Whether you’re a start-up founder, a seasoned entrepreneur or an Investor – you’re likely to have encountered term sheets in your career. But what exactly is a term sheet and what needs to be considered when you strive to achieve them?
This post will answer many questions around term sheets and you’ll learn what exactly what they mean for all parties involved. You will also find a checklist outlining the documentation start-up founders need to present and Investors expect to see to achieve a term sheet from Investors.
What is a Term Sheet?
A term sheet is a non legally binding document that is created to show Investor intent by listing investment details and terms such investment levels, shares, exclusivity, roles, jurisdiction and confidentiality.
Term sheet goals
- Encourage all parties to focus on the important commercial issues in the early stages of transaction.
- Let all parties openly address any problems or misunderstandings.
- Allow key legal principles to be settled, which in turn can be used as a framework for drafting the more complex legally binding transactional documents.
- Outline conditions which need to be satisfied before binding.
- Provide an outline of the process to due diligence.
- Show a timetable for negotiation and completion of the transaction.
- Make clear any binding elements agreed between all parties.
What’s included in a Term Sheet?
- Company details, shareholders and director names.
- Valuation of the company and the amount that the company hopes to raise.
- Information about rights for Investors.
- Any rights for particular founders or Investors to remain as directors.
- Information about “reserved rights” for Investors in respect of major business decisions.
- Details around what the funding will be spent on.
- Any restrictions on the activities of the founders.
- A summary of the rights relating to the issue and transfer of shares.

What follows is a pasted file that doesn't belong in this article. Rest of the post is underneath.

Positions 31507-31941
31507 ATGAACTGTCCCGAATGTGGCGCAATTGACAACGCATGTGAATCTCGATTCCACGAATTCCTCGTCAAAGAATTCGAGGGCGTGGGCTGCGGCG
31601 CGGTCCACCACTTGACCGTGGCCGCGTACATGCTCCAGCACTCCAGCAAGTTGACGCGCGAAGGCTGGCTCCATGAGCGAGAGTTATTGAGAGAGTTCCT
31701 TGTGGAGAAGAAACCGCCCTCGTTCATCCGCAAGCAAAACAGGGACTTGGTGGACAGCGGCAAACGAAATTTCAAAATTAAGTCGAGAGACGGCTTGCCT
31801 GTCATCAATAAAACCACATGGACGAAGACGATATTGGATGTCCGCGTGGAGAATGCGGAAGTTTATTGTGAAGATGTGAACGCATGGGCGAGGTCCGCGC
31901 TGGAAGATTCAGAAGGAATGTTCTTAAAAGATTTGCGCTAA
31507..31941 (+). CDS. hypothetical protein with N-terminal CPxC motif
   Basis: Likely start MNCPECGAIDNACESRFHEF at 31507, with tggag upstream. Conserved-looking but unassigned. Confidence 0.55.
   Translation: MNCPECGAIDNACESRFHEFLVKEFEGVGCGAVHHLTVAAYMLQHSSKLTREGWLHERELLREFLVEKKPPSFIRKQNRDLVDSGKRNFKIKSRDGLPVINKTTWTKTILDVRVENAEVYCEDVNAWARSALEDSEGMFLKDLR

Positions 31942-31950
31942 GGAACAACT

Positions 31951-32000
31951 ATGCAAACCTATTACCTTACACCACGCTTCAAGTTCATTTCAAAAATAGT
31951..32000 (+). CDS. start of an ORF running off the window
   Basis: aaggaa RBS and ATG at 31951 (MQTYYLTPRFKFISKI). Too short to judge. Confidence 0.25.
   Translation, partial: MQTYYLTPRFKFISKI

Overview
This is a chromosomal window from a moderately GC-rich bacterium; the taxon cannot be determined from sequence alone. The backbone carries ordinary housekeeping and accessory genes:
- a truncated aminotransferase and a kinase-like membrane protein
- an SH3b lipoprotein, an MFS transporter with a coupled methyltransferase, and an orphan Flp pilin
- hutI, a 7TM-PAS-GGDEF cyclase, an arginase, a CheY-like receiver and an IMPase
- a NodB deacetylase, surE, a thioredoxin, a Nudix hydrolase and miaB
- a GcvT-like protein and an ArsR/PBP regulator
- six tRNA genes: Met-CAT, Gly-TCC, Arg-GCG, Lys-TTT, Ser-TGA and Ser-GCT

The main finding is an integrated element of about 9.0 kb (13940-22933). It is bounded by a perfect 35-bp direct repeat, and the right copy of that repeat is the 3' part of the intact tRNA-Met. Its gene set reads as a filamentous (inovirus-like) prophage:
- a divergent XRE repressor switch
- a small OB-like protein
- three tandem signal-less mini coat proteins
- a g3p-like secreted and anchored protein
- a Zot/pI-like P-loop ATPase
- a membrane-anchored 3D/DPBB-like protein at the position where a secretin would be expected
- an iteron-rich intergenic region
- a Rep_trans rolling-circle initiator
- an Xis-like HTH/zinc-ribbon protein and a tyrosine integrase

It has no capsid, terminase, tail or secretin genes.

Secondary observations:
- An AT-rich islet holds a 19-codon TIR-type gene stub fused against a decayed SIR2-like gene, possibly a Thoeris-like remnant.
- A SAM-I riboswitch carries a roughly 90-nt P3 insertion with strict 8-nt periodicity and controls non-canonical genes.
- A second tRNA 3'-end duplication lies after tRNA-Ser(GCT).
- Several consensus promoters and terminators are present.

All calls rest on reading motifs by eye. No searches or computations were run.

- Explanation of what happens when the company is sold or wound up.
Term Sheet Failures
Term sheets always have the potential to fall through. In an article for TechCrunch about the ways in which term sheets fail to amount to money in the bank, Jonathan Friedman explains the three main reasons for a term sheet falling through.
Rushed Term Sheets
In general, before any term sheets are offered, a VC would have already examined your business from all angles. But this doesn’t mean to say that usual protocol isn’t rushed or pushed through faster, especially if there is competition from other Investors who are interested in your company and looking for a great deal.
This results in VCs sending you a pre-term sheet due diligence to you after your term sheet is signed to speed up the process. Sadly for the start-up, this means there is a higher chance of the Investor backing out post-term sheet.
Term Sheet Drafts
When a VC is interested in funding a company, especially if there is potential for a great deal, they may offer a term sheet before that company officially decides to seek capital. This draft term sheet is a rough outline with very little commitment. If they receive too much push back from you they will move on.
Not all is lost though. Start-ups can use this outside interest in their favour.
” In cases where extra runway is desired, you can leverage the social signalling this term sheet represents to raise a quick internal extension round from your existing investor base, positioning this as a chance for them to invest more at a lower valuation before other term sheets come in.” – Jonathan Friedman
The Honeymoon Term Sheet
So you have a great business, you’ve found product market fit and Investors are interested in your start-up. VCs often (and should always) fall in love with your business, it’s values and solution to the dysfunction that you’ve discovered.
As mentioned previously, a pre-term sheet could be on the table but they may be looking at your business through rose tinted spectacles.
Once that “honeymoon phase” passes, and a deeper analysis into your business is conducted, they may discover red flags that significantly change their mind or perception of the proposed deal.
If this happens to your start-up it’s very important to receive clear feedback on why they have decided to pull the plug on your funding. You need to be proactive and prevent this happening with future VCs.